I was born and raised in Chicago, but every movie theater is my home. Fifteen years and countless subleased seats after making the move to weatherless San Diego, my slippers click comfortably together and I sigh, “There’s no place like the big Grossmont. Or the Ken. Or Edwards’ IMAX in Mira Mesa.” Much praise has been written in these pages on the local exhibition scene, so don’t expect another checklist of favored auditoriums. Allow me to instead shed light on another side of two local picture houses. For those who don’t like to venture too far from their living rooms in search of art, there’s the best place in town to pick up used DVDs. Escondido’s been home for the past year, so it’s fitting that mention is made of a venue so spectacular, they don’t need movies to earn my admiration.
340 N. Escondido Boulevard, Escondido
The Museum of California Center for the Performing Arts
Since first opening their doors over two decades ago, the cultural campus has worked hard to establish itself as North County’s answer to Balboa Park (minus the psychics). Billed as the “art and soul” of Escondido, the 12-acre arts complex includes two performance venues (the bigger of which boasts the most acoustically advanced concert hall in Southern California), art and dance studios, and a museum. With an emphasis on diversity, on any given monthly event calendar one’s likely to find exhibitions, local singers, and/or splashy big-name musicians, theatrical productions, dance...just about every form of performance art there is, save the projected kind.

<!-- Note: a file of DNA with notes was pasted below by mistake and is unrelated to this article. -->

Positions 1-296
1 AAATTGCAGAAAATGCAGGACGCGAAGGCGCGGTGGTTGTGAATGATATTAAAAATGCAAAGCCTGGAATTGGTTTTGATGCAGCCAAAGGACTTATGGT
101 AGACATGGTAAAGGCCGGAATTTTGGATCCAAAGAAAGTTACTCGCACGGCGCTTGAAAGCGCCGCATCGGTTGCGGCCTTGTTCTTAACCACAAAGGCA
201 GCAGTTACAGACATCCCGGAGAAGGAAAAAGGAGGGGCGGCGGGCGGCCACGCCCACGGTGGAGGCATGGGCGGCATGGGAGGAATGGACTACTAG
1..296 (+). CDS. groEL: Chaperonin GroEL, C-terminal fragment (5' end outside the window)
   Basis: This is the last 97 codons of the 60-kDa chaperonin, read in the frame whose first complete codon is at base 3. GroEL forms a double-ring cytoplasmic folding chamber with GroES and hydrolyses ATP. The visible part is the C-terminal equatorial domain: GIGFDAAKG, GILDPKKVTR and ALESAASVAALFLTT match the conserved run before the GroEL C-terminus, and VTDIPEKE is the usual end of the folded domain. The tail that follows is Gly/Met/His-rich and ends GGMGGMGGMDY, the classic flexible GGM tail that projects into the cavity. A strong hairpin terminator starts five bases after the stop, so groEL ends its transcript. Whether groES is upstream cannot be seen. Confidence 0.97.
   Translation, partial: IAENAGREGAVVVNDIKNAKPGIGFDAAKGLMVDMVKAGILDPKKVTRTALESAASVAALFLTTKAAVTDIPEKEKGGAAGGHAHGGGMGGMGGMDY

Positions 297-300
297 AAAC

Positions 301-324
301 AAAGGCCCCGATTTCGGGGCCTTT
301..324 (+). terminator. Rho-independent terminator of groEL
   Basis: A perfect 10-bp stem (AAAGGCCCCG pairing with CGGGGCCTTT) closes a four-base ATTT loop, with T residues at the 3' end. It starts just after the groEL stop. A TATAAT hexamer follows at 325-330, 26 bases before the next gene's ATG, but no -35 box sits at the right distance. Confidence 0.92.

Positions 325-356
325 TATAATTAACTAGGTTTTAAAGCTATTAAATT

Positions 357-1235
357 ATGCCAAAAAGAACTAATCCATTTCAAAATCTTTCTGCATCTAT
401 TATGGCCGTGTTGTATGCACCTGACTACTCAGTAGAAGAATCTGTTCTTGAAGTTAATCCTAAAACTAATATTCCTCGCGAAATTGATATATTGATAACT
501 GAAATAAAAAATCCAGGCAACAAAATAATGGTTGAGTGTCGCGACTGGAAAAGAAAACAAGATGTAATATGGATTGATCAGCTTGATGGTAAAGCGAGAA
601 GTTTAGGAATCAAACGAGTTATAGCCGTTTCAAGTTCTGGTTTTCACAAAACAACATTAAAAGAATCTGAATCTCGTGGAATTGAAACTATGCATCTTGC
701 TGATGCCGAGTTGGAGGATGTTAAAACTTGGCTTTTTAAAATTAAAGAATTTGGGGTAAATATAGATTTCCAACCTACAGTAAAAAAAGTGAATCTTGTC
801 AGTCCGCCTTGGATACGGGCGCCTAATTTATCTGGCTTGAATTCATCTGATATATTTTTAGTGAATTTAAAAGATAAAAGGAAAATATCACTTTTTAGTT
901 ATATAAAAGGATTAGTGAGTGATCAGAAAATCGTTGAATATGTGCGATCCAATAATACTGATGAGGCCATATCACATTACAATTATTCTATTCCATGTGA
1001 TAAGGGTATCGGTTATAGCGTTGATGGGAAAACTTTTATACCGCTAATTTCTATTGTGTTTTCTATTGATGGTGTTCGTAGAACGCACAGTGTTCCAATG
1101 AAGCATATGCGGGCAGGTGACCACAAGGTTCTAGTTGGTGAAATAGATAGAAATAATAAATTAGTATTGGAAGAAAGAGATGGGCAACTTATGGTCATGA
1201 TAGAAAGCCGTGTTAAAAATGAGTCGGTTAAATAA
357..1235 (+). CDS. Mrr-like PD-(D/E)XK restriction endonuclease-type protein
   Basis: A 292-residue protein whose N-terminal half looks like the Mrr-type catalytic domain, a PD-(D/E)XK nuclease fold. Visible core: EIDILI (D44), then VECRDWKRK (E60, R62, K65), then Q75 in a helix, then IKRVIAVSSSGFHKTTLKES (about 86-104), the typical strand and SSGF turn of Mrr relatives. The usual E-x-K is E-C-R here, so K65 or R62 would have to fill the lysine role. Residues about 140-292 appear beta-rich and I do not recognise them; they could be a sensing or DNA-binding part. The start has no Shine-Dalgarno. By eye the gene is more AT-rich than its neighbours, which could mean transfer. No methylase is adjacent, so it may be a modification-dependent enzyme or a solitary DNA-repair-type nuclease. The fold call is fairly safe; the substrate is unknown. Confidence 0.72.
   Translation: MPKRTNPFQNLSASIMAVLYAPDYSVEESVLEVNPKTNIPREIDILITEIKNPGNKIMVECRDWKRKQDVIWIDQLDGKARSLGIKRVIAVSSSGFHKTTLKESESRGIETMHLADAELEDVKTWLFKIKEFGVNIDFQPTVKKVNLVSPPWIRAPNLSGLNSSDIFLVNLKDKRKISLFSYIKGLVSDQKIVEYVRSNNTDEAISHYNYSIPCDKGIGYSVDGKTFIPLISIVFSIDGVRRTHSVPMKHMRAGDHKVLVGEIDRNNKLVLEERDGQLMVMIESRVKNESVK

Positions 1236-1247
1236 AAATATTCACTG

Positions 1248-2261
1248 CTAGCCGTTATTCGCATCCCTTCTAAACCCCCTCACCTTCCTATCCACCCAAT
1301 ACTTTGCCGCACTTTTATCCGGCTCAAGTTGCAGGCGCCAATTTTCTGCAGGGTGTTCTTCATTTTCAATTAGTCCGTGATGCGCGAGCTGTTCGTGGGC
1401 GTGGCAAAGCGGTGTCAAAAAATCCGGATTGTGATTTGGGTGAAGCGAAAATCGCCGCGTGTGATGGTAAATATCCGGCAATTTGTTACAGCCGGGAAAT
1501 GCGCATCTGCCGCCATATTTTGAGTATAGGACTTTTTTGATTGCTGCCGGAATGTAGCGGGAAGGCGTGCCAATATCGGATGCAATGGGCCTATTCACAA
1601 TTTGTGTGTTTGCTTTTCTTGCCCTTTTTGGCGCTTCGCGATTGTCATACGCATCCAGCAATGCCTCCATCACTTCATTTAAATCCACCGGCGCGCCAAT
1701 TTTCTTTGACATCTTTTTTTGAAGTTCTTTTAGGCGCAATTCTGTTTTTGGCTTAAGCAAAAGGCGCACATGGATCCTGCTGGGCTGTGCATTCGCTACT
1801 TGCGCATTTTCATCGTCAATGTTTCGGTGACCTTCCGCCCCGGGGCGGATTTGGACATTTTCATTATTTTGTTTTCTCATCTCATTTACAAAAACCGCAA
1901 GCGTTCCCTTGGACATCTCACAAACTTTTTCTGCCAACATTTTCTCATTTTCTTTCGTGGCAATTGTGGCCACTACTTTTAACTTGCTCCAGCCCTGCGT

4240 Kearny Mesa Road #128, Kearny Mesa
At a time when movies are being compressed, streamed, and beamed directly to your iPhone, there remain a few loyalists who prefer the feel of a snapcase and cover-art insert in their hand. Don’t let the name Bookoff fool you. Come for the literature, stay for the cineliteracy. A good third of this cinderblock warehouse situated in the corner of the Hawthorn Center Mall is stocked with thousands of DVDs, all priced to move. Filed alphabetically by genre and with shelves restocked on a regular basis, there hasn’t been a more satisfying video-browsing experience since Tower Records bit the dust.
11620 Carmel Mountain Road, Carmel Mountain
Angelika Film Center
Three months after upgrading from mere multiplex to world-class film center, the Angelika has become a hot dinner-and-a-movie destination. With all of the gourmet goodies crying out from the menu board, it’s not unusual to find the line at the concession stand outdistancing those waiting to buy tickets. Unaccustomed to dining in the dark? As if an evening at the cinema isn’t nutritious enough, top off a (hopefully) great movie with some first-rate grub. Save your stub and take advantage of their After the Film program. Anything on the menu — burgers, wine, popcorn — is 50 percent off.
2921 El Cajon Boulevard, North Park
The Media Arts Center Digital Gym
In addition to bringing a glittering array of foreign and independent films through town, the Digital Gym offers distinguished workshops and classes for kids ages 6–13 eager to become well versed in the language of cinema. Since 2001, the Teen Producers Project has worked hard to correct the errors of the mainstream media by emphasizing collaboration, communication, and art as a means of enacting social change. Registration is now open for the next TPP, which runs January 30–April 15, followed this spring by Youth Media Tech Camps. Enrollment is $245 (members save $40) with after-care available from 3–5 p.m. for an additional $55.